top of page

-   OUR STORY  -

"When you change a person's relationship to their food, you change them

... and the world." - Steve Tate, Goat Lady Dairy  co-founder

  • YouTube - Black Circle
  • Grey YouTube Icon
  • YouTube - Grey Circle
  • Black YouTube Icon

   Since 1995, Goat Lady Dairy has changed our customers' relationship to local food and farming by giving them a direct connection to their food. It has always been our motto that when you change a person's relationship to their food, you change them... and the world. We give the public opportunities to see, touch, and smell where their food comes from through our Open Farm Days and Dinner at the Dairy. Events at the farm and our widespread distribution help us spread the passion for food and love for the land that made Goat Lady Dairy possible. 

    In 1995, Ginnie Tate, aka 'the Goat Lady', her brother Steve and his wife Lee opened Goat Lady Dairy in the lovely rolling hills of northeast Randolph County in the North Carolina Piedmont. They started with an abandoned, worn-out tobacco farm and a 200 year old log house and outbuildings, restored them carefully and then added a new dairy barn complete with milking parlor, goat loafing barn, dining room and a licensed cheese making room. From the beginning, Goat Lady Dairy's dream was to connect our urban neighbors with the land and goats through hand crafted cheese and farm events.

    We had a message to share: when you know your food, your farmer and your cheese-maker you make choices that care for the land and change the world for the better. In 2003, we collaborated with the Piedmont Land Conservancy in placing our farm under a conservation easement, ensuring the land will always be used for agricultural purposes. In 2009, Ginnie received the Lifetime Achievement Award from the Conservation Trust for North Carolina. In 2010, the Carolina Farm Stewardship Association honored us with their Farmers of the Year Award. In 2012, we completed a major expansion and upgrade of our cheese rooms making us one of the largest goat cheese creameries in the region.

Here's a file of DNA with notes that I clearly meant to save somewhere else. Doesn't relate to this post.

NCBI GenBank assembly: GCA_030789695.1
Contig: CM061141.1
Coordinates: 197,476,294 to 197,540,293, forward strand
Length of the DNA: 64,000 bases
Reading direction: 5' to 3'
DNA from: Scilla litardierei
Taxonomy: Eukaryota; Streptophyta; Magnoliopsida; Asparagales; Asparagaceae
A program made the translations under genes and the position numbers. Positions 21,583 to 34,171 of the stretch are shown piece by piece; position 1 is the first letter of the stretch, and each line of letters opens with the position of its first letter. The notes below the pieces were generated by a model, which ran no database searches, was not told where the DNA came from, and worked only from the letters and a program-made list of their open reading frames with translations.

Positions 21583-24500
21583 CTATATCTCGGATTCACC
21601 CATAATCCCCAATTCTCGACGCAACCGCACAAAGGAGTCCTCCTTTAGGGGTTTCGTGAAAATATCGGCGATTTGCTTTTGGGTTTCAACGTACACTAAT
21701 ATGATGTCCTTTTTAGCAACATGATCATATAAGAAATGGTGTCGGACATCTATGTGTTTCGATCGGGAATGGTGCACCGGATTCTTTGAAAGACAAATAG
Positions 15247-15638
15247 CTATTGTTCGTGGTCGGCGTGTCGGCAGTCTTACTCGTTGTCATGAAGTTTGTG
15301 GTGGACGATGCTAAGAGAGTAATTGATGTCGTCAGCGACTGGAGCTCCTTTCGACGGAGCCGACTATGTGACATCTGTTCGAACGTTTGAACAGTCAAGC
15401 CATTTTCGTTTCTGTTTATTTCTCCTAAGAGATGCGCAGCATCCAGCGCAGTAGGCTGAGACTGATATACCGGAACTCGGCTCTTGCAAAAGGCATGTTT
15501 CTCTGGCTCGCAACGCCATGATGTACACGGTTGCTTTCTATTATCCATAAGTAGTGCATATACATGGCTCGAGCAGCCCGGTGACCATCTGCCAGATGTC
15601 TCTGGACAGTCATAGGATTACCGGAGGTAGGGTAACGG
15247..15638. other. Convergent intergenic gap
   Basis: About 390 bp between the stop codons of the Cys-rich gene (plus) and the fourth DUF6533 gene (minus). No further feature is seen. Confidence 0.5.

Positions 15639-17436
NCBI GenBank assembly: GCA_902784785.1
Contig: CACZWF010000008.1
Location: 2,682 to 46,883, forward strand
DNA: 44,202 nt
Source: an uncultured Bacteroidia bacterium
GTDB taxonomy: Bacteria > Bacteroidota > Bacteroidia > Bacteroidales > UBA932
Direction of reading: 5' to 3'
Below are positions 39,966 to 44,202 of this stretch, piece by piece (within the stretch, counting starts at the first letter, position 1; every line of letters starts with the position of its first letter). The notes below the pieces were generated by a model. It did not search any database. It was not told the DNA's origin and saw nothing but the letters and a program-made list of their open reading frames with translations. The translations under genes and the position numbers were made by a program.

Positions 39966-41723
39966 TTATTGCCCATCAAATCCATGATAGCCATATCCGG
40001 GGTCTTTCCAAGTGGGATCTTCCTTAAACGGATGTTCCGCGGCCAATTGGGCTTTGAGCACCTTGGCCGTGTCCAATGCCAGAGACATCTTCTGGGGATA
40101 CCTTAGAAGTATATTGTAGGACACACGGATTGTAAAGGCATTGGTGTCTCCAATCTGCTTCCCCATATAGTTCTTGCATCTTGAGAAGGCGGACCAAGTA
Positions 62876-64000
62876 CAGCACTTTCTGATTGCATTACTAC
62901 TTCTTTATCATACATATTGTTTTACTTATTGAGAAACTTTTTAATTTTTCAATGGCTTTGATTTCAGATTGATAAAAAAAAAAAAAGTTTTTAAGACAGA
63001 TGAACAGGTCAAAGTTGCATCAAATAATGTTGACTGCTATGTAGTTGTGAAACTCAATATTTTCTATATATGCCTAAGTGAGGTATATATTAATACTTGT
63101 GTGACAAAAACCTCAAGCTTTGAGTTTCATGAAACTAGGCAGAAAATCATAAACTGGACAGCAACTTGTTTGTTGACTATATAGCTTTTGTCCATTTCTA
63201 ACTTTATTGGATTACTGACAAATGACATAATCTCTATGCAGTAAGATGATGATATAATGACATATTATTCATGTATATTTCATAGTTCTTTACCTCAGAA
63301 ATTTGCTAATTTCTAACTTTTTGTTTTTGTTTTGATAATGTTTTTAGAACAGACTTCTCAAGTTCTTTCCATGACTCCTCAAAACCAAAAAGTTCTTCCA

Today, Goat Lady Dairy partners with local family farms. From their goat and cow milk we carefully craft fresh, soft-ripened and aged cheeses sold at local farmers markets and in stores and restaurants throughout the South and beyond. We have won several national awards from the American Cheese Society. Seasonal on-farm dining events featuring our cheese, meats and local produce are regular sell-outs (Washington Post review of Dinner at the Dairy). Each spring and fall we host Open Farm Days and welcome hundreds of neighbors, friends, and customers to meet our goats, tour the fields, taste our cheese, and learn why we farm the way we do… sharing our love for this land.

    What started as a family dream has grown to include cherished staff, invaluable partner farms and a community of loyal customers. Making great cheese while caring for the land and connecting farming and urban neighbors has now become a tradition that is carried on by Carrie Routh Bradds and Bobby Bradds (story in the Courrier Tribune and News & Record). Bobby and Carrie have ancestors that have been farming in the Grays Chapel area since 1740 and are themselves an active farming family. The Bradds have worked at Goat Lady Dairy for over 20 years and support the local food movement through their meat business as well. They continue the responsible business practices that grew out of Ginnie's hobby farm while striving to develop a business that is healthy enough to sustain generations to come. 

bottom of page